Russian-speaking identity and its impact on interethnic relationships (the case of Uzbekistan)
On September 22nd, Kamila Isaeva (MSc in Psychology at HSE and TiU), made a report "Russian-speaking identity and its impact on interethnic relationships (the case of Uzbekistan)". The report took place at the scientific seminar "Culture matters".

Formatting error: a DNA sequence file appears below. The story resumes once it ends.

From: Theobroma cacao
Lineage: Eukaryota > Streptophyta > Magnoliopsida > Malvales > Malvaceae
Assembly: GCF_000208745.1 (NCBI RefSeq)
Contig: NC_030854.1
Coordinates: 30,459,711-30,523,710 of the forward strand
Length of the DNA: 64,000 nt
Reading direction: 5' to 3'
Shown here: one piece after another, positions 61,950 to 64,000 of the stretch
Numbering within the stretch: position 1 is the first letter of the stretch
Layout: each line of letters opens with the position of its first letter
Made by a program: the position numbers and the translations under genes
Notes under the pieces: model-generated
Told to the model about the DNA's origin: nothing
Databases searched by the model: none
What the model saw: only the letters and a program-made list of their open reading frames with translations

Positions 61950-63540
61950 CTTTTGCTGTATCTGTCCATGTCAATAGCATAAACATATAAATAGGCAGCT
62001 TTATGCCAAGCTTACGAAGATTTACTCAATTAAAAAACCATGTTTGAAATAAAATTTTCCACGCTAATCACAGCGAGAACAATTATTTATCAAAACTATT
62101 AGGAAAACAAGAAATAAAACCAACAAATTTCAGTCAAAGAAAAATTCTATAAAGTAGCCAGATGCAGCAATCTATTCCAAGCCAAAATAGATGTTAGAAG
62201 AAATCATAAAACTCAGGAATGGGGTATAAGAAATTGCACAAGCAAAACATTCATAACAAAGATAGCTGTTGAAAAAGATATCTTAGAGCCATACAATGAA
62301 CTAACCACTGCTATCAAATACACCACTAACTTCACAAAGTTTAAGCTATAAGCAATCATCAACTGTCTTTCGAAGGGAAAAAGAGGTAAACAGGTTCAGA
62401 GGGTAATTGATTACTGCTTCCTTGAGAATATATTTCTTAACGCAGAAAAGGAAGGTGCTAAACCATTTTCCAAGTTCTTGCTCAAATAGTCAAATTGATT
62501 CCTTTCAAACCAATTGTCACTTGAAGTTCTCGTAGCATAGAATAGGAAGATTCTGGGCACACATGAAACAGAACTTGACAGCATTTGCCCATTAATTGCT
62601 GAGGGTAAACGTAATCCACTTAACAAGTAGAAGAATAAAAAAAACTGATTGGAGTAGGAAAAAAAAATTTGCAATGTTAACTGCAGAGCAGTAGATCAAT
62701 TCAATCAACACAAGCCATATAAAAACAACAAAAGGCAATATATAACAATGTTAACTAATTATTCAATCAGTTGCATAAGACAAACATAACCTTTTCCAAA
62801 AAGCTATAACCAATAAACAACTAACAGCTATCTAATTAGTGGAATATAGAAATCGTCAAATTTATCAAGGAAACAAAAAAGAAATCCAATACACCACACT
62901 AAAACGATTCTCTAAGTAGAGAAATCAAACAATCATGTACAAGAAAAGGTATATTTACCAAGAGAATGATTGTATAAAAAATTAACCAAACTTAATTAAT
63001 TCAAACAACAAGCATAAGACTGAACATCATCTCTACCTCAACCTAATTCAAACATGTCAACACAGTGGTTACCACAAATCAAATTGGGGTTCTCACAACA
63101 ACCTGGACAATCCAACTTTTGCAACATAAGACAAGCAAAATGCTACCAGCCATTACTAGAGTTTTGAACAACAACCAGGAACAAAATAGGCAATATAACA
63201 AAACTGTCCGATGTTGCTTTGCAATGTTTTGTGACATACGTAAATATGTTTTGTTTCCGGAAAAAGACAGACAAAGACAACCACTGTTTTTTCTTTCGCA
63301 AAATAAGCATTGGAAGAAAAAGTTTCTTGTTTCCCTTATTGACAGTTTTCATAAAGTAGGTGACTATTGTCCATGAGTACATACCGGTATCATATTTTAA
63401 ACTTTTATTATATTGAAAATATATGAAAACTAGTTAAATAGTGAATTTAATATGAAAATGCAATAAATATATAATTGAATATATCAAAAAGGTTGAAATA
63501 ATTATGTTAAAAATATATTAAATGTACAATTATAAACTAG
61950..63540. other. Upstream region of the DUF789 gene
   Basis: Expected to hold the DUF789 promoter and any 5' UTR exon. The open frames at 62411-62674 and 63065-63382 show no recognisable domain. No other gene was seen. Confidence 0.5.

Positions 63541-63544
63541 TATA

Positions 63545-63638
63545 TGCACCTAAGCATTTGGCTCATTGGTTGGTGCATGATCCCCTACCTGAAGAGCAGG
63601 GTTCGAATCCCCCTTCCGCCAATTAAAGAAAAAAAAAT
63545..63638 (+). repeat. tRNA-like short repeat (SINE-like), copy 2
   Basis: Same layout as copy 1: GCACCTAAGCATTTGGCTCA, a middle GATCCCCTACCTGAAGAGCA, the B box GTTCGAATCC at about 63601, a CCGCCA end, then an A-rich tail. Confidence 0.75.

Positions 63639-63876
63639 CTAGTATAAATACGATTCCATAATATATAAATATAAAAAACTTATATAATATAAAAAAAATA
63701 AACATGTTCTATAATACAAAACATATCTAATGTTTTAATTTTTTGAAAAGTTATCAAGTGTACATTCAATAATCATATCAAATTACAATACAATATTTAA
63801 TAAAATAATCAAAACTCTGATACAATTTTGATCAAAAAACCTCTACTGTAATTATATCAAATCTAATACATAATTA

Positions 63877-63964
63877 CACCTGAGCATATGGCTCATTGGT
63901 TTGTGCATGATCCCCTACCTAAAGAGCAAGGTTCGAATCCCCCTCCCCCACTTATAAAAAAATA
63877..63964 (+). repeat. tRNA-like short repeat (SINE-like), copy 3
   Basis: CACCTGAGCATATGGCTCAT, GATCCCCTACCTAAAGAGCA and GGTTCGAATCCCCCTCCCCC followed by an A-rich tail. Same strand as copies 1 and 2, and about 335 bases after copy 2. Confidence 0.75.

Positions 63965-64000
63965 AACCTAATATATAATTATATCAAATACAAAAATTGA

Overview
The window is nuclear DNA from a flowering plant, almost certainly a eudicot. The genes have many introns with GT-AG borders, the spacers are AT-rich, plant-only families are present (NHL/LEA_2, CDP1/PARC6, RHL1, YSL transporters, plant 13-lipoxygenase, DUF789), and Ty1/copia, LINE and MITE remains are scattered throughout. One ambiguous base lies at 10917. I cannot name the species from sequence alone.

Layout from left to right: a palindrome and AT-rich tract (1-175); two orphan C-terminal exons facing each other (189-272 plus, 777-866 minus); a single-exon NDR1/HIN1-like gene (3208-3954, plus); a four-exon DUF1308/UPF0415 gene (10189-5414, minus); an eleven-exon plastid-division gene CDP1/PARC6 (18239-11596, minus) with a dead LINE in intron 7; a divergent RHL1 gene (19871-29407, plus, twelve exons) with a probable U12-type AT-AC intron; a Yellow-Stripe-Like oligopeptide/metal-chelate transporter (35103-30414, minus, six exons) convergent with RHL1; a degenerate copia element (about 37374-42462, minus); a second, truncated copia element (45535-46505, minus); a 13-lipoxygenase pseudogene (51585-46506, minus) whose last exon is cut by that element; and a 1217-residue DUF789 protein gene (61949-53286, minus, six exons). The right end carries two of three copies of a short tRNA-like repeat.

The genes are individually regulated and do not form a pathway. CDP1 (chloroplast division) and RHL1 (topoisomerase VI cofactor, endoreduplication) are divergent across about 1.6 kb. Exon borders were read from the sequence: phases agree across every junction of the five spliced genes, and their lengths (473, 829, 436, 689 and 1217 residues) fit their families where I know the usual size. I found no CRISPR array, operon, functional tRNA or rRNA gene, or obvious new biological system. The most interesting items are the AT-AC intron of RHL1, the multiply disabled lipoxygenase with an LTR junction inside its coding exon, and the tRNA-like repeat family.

The study examines multiple identities in the multicultural context of Uzbekistan. The historical and political situation of the country created a unique context where language and ethnicity do not coincide for all groups. In this research, she explores how national, ethnic, ethnolinguistic, and religious identities are associated with interethnic friendship and romantic relationships in four main ethnolinguistic groups: Uzbek Uzbek-speakers, Russian Russian-speakers, Uzbek Russian-speakers and Russian-speakers from other ethnic groups. The results suggest that national identity is associated with the attitudes towards interethnic romantic relationships and marriages and ethnolinguistic identity with interethnic friendship across all the groups. Some associations are group-specific, for example, ethnolinguistic identity is positively associated with interethnic romantic relationships only for Russian-speaking Uzbeks. Moreover, religious identity is negatively associated with interethnic romantic relationships for all the groups except Russian-speaking Russians, but for both Russian-speaking and Uzbek-speaking Uzbeks, it is also positively associated with co-ethnic friendship. So, in this context people can be different not only in linguistic and ethnic terms but in ethnolinguistic terms.